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Tips to Teach Teen Drivers About Work Zones



We all want to keep our kids and communities safe. Teaching teenagers about work zone safety is one way to do just that. New drivers can be unsafe to pedestrians, roadway workers, and drivers alike. Teenagers have the highest rate of crashes in general, and especially in work zones. Unfortunately, poor driving habits that are often performed by teenagers can greatly enhance the risk for those working on roadways, including the employees of traffic control companies.


Before sending your new driver out on the road, consider focusing specifically on work zone safety with them. Evaluate their responses carefully before letting them tackle work zones on their own.


Common Mistakes Teen Drivers Make


The risk of motor vehicle crashes is higher among kids 16 - 19 years old than in any other age group, according to the Center for Disease Control. Inexperience plays a significant role in these statistics. As does speeding, lack of seat belt use, alcohol use, and texting while driving.


Think back to your teenage years. What risks did you take then, that you wouldn’t even consider now? Teenagers are notorious risk-takers. Combine that with a 1-ton vehicle, and you could have a serious issue. Risk-seeking, as well as inexperience, leads to a higher rate of speeding among teenagers. Teens often don’t have a good grasp of their reaction time behind the wheel, causing them to drive faster while overestimating their abilities. This can be deadly in a work zone where traffic can start and stop suddenly.


Teenagers can also overestimate their driving experience. As with all kids, they want less supervision, faster. This is understandable-- after all, we can’t be by their side forever. But it’s important to prepare them for every situation on the road before setting them loose. Preparing them for work zones is an extremely important part of their driving education.


Teen Drivers & Work Zones


According to the National Work Zone Safety Organization, a teenage driver is killed every three days and seven are injured each day in work zone crashes. That means that over the course of just one week, an average of six teenagers are killed and 49 are injured due to work zone crashes. That is far too many kids to lose to poor driving in work zones.


While an experienced adult driver knows how surprisingly fast a traffic jam can occur in a work zone or what happens during a lane change, a new driver can easily become confused. The changing environment of a work zone requires focus, attention, and experience.


One contributing factor is a lack of education on work zone safety for new drivers. Most Driver’s Education courses have so much to cover in such a short period of time that work zone safety only gets a small portion of the course. It’s important to teach your teen how to drive safely in a work zone as early as possible.


What Your Teen Needs to Know About Work Zones


Traffic control companies are here to help your teenage driver navigate the work zone safely. Flaggers will do their best to provide clear and consistent signals that should be easily understood, as long as the driver is paying attention.


Emphasize that your teen cannot text and drive in a work zone. Distracted driving can be especially dangerous in such a fluid environment. When it comes to work zones, distracted driving kills. In a work zone, lanes can change, traffic can start and stop without warning, and the environment is constantly evolving. Answering a single text could mean that you miss a lane change or plow into the car in front of you.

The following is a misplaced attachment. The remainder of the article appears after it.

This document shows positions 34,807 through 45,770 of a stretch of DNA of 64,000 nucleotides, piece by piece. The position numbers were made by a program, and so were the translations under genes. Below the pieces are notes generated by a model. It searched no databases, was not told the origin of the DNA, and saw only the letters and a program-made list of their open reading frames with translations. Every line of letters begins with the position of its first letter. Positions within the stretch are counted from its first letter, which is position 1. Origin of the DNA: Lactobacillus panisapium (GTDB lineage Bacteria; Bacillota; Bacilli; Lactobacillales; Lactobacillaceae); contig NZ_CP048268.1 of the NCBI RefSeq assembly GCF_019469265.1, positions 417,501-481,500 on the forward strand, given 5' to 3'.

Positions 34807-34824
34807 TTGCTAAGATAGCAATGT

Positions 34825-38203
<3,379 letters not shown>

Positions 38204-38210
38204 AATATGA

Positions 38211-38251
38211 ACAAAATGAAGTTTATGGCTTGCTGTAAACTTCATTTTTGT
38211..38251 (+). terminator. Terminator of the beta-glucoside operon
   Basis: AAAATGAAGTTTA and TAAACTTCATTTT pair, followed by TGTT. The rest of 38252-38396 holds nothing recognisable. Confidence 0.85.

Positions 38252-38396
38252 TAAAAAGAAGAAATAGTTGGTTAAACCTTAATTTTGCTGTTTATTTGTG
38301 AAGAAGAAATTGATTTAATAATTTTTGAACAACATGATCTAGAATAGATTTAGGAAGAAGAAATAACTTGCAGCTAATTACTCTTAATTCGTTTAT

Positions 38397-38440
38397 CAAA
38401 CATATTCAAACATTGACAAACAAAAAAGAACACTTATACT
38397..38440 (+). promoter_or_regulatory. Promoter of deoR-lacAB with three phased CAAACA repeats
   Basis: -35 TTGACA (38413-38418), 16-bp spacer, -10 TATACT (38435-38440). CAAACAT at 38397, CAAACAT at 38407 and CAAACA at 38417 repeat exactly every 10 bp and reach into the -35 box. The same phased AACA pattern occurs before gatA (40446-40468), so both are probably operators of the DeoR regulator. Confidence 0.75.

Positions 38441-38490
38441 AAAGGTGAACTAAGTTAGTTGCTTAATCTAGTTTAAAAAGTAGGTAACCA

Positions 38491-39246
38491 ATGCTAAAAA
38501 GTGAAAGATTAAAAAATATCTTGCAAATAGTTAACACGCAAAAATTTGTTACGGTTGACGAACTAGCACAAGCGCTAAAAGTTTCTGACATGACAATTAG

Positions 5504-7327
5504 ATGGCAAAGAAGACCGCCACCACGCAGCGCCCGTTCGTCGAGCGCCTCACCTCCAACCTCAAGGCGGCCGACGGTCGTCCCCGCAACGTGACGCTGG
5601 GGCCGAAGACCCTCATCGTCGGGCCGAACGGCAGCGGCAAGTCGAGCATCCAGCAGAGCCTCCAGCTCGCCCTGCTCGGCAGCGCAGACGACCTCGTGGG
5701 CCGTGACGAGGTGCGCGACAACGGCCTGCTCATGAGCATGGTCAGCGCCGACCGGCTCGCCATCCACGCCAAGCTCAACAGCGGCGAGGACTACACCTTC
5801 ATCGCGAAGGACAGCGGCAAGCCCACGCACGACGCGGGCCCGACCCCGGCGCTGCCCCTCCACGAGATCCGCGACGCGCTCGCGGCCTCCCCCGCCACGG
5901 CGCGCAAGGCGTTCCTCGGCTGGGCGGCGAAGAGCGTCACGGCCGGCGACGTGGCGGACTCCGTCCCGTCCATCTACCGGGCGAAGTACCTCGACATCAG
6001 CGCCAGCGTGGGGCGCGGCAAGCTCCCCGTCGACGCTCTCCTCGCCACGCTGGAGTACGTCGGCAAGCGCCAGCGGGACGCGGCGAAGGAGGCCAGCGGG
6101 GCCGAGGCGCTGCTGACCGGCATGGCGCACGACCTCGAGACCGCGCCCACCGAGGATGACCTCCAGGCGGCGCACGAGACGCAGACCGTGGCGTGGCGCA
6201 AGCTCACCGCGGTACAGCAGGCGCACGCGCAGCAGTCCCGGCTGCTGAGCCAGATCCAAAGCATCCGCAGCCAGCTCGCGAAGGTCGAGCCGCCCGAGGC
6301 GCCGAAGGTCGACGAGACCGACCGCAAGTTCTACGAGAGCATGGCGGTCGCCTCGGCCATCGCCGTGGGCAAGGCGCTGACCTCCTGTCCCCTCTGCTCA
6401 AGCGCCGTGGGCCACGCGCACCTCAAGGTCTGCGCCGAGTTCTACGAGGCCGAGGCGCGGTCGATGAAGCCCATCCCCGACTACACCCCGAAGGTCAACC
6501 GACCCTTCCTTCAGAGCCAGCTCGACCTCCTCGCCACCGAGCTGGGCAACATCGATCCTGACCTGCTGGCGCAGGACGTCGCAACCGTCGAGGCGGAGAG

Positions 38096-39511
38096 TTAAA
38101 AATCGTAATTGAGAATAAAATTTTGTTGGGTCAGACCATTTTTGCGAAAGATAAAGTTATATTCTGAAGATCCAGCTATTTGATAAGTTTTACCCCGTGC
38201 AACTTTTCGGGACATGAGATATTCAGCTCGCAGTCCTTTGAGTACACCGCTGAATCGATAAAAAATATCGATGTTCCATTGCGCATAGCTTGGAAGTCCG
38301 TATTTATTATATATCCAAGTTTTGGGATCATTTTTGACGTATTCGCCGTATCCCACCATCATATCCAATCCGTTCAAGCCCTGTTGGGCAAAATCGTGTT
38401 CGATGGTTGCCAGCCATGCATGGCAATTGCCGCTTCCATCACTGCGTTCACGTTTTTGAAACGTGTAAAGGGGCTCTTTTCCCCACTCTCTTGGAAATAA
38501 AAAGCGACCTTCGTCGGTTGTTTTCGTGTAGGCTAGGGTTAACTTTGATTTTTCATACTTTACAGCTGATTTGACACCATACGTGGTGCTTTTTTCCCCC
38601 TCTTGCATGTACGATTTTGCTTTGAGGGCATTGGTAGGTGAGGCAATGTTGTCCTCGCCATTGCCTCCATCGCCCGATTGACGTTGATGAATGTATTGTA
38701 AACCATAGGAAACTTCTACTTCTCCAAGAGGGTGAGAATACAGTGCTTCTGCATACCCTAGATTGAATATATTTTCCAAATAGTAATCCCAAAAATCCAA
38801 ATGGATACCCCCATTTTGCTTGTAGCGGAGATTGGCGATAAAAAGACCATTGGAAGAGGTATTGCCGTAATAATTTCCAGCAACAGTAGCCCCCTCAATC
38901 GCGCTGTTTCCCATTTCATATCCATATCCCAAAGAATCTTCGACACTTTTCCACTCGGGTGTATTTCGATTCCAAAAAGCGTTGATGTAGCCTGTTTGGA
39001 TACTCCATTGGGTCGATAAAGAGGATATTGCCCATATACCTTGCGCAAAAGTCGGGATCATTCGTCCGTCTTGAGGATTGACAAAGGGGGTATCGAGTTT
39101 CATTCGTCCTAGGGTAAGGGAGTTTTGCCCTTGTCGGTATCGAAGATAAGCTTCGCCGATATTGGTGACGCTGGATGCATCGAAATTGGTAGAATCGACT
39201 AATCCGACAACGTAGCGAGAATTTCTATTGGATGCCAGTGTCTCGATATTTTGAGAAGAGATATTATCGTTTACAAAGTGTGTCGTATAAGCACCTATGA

Remind your teen to drive slower than they think they need to in a work zone. Remember, a concrete barrier and a few traffic cones is often all that separates the driver’s one-ton hunk of metal from vulnerable workers by the side of the road. Driving faster means that it takes longer to stop, and could place lives at risk.


Many new drivers don’t know that failure to follow directions from traffic control flaggers is a ticketed offense with a fine that could easily be several hundred dollars. If a new driver is unsure of a flagger’s directions, it’s important to slow way down and watch the cars surrounding them for clues.


Resources for Teen Drivers


Luckily, there’s a wide variety of resources available to help your teen learn how to drive in work zones. The California Department of Transportation has actually launched a computer game that teaches new drivers how to operate a vehicle safely in a work zone.


There’s also the Turning Point Campaign, spearheaded by the National Work Zone Safety Organization. This program aims to educate new drivers about work zone safety via video resources, downloadable materials, work zone safety tips, and more.


Free downloadable materials from a wide variety of organizations are available to go over with your teenager. The Virginia Department of Transportation even has downloadable worksheets for your teenager.


Accompany your teenage driver through their first work zone encounter. Be sure to show them how to navigate work zones both on the highway and on back roads, as the experience can differ greatly depending on where you’re located.


On Directional Traffic’s website, you can find examples of various traffic control equipment your teen may encounter on the road. Scroll through our picture gallery to find images of flagger apparel, message boards, and more. Be sure to watch our video of AFADs in action. Ask your new driver if they have any questions about what specific equipment is used for. If they have a question you can’t answer, reach out to us directly. We’re happy to help.


Safer drivers mean safer work zones for everyone.


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